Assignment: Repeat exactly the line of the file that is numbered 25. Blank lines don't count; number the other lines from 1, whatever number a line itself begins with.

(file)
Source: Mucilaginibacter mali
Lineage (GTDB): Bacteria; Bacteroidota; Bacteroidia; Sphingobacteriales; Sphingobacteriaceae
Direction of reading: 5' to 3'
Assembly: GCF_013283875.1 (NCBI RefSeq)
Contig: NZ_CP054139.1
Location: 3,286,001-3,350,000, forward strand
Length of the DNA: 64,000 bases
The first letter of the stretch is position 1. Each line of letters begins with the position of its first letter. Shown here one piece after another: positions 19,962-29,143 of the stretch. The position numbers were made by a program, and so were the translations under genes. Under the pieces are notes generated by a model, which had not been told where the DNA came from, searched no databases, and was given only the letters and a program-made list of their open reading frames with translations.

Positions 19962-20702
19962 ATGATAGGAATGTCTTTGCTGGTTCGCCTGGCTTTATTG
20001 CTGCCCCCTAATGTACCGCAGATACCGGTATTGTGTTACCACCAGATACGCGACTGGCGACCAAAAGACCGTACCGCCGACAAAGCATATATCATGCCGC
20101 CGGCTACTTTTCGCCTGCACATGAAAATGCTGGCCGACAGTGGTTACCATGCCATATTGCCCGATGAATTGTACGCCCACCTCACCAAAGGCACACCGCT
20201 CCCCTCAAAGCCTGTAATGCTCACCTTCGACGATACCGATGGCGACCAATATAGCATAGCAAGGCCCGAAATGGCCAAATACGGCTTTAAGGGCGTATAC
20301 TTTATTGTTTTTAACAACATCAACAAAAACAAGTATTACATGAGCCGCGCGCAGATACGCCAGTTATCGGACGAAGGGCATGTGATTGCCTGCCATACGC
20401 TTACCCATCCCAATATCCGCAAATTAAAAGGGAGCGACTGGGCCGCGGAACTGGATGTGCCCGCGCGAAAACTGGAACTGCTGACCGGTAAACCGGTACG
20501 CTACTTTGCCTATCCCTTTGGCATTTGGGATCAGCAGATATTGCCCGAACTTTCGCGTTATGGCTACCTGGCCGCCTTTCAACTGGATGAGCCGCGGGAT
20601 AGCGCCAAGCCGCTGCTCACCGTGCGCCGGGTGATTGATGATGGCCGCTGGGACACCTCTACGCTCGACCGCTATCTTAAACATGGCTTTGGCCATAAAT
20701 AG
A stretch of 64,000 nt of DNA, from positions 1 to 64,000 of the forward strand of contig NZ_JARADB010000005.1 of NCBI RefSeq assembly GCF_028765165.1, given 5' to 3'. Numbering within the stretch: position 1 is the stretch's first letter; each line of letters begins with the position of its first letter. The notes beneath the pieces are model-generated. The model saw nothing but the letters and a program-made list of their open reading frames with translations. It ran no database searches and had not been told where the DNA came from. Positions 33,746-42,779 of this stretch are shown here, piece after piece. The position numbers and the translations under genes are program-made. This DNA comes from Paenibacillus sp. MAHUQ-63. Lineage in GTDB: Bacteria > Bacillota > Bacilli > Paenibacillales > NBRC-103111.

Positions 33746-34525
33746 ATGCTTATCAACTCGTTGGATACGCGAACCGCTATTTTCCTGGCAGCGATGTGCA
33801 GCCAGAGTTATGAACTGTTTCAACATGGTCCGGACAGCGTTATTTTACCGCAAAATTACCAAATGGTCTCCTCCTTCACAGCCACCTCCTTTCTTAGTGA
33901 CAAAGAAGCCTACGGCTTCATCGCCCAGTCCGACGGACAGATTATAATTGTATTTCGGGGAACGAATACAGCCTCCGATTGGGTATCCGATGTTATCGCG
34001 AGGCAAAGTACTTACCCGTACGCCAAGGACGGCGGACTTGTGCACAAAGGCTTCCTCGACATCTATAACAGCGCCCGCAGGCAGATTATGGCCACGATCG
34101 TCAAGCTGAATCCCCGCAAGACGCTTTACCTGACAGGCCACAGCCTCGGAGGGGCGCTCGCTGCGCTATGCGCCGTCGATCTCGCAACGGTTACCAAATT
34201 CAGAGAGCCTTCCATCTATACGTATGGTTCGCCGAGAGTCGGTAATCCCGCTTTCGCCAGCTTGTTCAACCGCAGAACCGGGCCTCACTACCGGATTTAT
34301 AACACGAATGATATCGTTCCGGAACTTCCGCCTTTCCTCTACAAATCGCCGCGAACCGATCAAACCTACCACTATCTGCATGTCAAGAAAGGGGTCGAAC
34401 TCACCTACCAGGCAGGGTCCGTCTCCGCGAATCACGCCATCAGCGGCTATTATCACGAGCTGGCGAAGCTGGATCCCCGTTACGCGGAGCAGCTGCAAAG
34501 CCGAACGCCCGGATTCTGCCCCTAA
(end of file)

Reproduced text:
34101 TCAAGCTGAATCCCCGCAAGACGCTTTACCTGACAGGCCACAGCCTCGGAGGGGCGCTCGCTGCGCTATGCGCCGTCGATCTCGCAACGGTTACCAAATT